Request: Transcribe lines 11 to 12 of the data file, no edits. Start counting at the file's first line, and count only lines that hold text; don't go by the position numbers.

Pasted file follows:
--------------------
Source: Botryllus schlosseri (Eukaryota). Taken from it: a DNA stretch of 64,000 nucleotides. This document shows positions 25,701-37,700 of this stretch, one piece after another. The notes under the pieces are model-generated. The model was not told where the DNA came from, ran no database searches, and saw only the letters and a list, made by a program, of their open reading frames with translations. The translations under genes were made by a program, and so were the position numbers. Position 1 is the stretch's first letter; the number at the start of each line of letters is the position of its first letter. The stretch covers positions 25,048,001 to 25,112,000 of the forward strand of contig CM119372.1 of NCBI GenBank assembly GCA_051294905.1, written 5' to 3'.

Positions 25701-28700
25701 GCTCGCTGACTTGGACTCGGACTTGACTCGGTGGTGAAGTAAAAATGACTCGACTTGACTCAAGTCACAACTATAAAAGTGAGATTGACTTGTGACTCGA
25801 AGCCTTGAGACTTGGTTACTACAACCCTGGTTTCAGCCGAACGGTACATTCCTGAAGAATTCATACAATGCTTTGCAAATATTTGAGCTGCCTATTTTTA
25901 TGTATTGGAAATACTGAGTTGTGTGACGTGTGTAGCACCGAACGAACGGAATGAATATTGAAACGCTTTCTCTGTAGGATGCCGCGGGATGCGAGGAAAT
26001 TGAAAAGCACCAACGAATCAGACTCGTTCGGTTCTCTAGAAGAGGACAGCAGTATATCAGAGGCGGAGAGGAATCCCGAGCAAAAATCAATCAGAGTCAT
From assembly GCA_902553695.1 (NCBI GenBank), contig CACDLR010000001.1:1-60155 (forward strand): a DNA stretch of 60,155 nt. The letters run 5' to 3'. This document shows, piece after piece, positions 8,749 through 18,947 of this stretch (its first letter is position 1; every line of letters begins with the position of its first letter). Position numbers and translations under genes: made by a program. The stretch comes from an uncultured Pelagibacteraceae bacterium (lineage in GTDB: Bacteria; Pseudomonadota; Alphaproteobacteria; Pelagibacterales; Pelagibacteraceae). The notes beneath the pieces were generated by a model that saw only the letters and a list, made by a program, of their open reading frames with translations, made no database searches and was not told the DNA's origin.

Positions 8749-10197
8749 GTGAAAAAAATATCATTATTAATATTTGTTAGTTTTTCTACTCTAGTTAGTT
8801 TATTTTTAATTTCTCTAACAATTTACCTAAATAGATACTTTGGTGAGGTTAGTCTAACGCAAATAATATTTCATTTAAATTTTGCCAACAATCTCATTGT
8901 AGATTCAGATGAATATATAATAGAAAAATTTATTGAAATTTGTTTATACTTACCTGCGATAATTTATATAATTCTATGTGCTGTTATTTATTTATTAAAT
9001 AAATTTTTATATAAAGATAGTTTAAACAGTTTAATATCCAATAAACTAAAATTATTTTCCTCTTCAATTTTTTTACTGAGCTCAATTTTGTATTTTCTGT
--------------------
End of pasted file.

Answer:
8901 AGATTCAGATGAATATATAATAGAAAAATTTATTGAAATTTGTTTATACTTACCTGCGATAATTTATATAATTCTATGTGCTGTTATTTATTTATTAAAT
9001 AAATTTTTATATAAAGATAGTTTAAACAGTTTAATATCCAATAAACTAAAATTATTTTCCTCTTCAATTTTTTTACTGAGCTCAATTTTGTATTTTCTGT